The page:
Long-run production functionGraphically, the returns to scaleconcept can be illustrated usingthe following graphsQX,YIRTSQX,YCRTSQX,YDRTS
Food grown on large farms in the UnitedStates is usually produced with acapital-intensive technology.However, food can also be producedusing very little capital (a hoe) and a lotof labour (several people with thepatience and stamina to work the soil).Most farms in the United States andCanada, where labor is relativelyexpensive, operate in the range ofproduction in which the MRTS isrelatively high (with a high capital-to-labour ratio), whereas farms indeveloping countries, in which labour ischeap, operate with a lower MRTS (anda lower capital-to-labour ratio).A PRODUCTION FUNCTION FOR WHEAT
A PRODUCTION FUNCTION FOR WHEATISOQUANT DESCRIBING THEPRODUCTION OF WHEATA wheat output of 13,800bushels per year can beproduced with differentcombinations of labour andcapital.The more capital-intensiveproduction process is shownas point A,the more labour- intensiveprocess as point B.The marginal rate of technicalsubstitution between A and Bis 10/260 = 0.04.
Estimation of productionfunctions Examples of production functions short run: one fixed factor, one variable factorQ = f(L)K cubic: increasing marginal returns followed bydecreasing marginal returnsQ = a + bL + cL2 – dL3 quadratic: diminishing marginal returns but noStage IQ = a + bL - cL2
Estimation of productionfunctionsExamples of production functionspower function: exponential for one inputQ = aLbif b > 1, MP increasingif b = 1, MP constantif b < 1, MP decreasingAdvantage: can be transformed into a linear(regression) equation when expressed in logterms
Estimation of production functions Examples of production functionsCobb-Douglas function:exponential for two inputsQ = aLbKcif b + c > 1, IRTSif b + c = 1, CRTSif b + c < 1, DRTS
Estimation of production functionsStatistical estimation of productionfunctionsinputs should be measured as ‘flow’rather than ‘stock’ variables, which isnot always possibleusually, the most important input islabourmost difficult input variable is capitalmust choose between time series andcross-sectional analysis
Estimation of production functionsAggregate production functions: wholeindustries or an economy gathering data for aggregatefunctions can be difficult: for an economy … GDP could beused for an industry … data fromCensus of Manufactures orproduction index from FederalReserve Board for labour … data from Bureauof Labour Statistics
Importance of productionfunctions in managerialdecision makingCapacity planning: planning the amountof fixed inputs that will be used alongwith the variable inputsGood capacity planning requires:accurate forecasts of demandeffective communication between theproduction and marketing functions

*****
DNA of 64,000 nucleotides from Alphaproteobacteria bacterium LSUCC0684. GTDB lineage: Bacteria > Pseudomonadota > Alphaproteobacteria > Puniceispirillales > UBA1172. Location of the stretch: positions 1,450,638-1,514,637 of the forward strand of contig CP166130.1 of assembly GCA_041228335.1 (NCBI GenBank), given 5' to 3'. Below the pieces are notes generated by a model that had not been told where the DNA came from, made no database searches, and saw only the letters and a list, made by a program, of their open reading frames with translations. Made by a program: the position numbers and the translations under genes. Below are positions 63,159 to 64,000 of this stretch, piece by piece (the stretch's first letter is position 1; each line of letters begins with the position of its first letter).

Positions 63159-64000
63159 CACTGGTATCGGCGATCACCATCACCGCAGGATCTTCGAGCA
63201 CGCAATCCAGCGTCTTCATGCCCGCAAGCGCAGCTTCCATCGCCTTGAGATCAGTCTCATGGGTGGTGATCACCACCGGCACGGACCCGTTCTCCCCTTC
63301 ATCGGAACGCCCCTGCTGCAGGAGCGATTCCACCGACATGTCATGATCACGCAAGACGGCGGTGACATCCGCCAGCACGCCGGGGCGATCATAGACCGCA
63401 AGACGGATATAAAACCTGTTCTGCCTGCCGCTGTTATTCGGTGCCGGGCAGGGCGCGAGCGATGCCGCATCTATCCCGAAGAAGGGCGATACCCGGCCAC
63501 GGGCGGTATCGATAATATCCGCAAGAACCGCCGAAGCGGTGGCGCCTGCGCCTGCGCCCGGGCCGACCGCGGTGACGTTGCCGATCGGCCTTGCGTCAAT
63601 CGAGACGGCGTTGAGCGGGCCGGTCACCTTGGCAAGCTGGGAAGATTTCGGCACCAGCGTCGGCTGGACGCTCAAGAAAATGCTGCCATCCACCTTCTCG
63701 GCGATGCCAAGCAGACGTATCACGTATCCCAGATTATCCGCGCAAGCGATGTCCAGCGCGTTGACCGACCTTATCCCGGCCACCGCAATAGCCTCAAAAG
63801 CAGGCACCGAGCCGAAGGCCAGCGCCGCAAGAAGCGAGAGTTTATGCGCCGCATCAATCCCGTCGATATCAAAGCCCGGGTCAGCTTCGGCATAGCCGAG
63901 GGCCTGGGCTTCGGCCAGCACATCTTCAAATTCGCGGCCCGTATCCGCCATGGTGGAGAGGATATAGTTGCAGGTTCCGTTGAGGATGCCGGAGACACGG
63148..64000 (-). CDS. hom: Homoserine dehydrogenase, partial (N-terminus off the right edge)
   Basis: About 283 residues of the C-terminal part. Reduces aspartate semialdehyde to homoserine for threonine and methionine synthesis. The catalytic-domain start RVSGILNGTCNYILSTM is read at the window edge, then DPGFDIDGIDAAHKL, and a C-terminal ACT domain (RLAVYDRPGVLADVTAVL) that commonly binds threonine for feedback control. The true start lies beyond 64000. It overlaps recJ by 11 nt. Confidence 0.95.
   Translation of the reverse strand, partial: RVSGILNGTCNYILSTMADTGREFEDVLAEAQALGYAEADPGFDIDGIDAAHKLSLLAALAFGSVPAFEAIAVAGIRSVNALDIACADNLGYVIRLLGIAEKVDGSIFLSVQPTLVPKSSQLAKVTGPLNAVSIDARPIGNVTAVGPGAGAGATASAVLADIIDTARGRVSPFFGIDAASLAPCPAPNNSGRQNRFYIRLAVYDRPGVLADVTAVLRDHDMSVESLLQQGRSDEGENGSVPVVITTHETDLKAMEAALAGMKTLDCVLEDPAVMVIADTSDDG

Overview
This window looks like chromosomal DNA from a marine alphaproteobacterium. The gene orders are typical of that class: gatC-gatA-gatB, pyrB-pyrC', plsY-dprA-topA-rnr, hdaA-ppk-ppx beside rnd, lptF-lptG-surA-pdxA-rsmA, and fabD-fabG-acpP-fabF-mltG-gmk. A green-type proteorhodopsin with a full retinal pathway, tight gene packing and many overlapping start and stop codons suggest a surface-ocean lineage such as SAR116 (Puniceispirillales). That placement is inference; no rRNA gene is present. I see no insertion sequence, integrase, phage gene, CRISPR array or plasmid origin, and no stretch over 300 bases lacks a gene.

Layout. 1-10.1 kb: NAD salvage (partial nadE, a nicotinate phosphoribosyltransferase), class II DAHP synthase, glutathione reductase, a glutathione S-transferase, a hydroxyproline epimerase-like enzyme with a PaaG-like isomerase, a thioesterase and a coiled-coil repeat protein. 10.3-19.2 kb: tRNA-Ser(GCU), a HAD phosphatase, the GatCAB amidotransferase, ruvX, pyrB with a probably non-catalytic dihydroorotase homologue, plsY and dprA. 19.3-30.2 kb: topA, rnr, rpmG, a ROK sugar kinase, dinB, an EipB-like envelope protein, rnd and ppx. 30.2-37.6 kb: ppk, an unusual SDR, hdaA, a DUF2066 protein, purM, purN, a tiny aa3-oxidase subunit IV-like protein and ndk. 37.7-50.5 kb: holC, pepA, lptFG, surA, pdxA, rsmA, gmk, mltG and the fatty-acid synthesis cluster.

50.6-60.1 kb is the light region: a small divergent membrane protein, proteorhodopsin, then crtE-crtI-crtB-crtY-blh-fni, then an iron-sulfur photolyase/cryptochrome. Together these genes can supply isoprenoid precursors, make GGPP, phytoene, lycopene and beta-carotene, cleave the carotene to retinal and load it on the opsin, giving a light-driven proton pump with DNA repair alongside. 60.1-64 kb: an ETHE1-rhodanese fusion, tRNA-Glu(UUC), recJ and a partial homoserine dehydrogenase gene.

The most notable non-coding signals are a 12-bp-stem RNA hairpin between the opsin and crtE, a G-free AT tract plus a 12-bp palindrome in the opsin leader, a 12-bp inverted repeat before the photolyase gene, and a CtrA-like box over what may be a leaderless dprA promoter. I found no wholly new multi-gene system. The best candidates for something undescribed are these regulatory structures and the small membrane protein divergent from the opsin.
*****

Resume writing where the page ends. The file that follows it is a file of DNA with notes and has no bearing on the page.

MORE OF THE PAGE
Importance of productionfunctions in managerialdecision makingExample: cell phones Asian consumers want new phoneevery 6 months demand for 3G products Nokia, Samsung, SonyEricssonmust be speedy and flexible
Importance of productionfunctions in managerialdecision makingExample: Zara Spanish fashion retailer factories located close to stores quick response time of 2-4 weeks
Importance of productionfunctions in managerialdecision makingApplication: call centers service activity production function isQ = f(X,Y)where Q = number of callsX = variable inputsY = fixed input
Importance of productionfunctions in managerial decisionmakingApplication: China’sworkers Is Chinarunning out ofworkers? Effect ofindustrial boom eg bicyclefactory inGuangdongProvince
OverviewDefinition and use of costRelating production and costShort run and long run costEconomies of scope and scaleSupply chain managementWays companies have cutcosts to remain competitive
Cost FunctionA mathematical orgraphic expression thatshows the relationshipbetween the cost ofproduction and the levelof output, all otherfactors held constant.
Opportunity CostThe economic measure ofcost that reflects the use ofresources in oneactivity, such as a productionprocess by one firm, in termsof the opportunities forgonein undertaking the next bestalternative activity.
Explicit and Implicit CostsA cost is explicit ifit is reflected in apayment to anotherindividual, such asa wage paid to aworker, that isrecorded in a firm’sbook keeping oraccounting system.A cost thatrepresents thevalue of using aresource that is notexplicitly paid outand is often difficultto measure becauseit is typically notrecorded in a firm’saccounting system.
ProfitThe differencebetween the totalrevenue a firm receivesfrom the sale of itsoutput and the totalcost of producing thatoutput.
Accounting vs.Economic Profit Accounting profit isthe differencebetween totalrevenue and totalcost where costincludes only theexplicit costs ofproduction. Economic profit isthe differencebetween totalrevenue and totalcost where costincludes both theexplicit and anyimplicit costs ofproduction.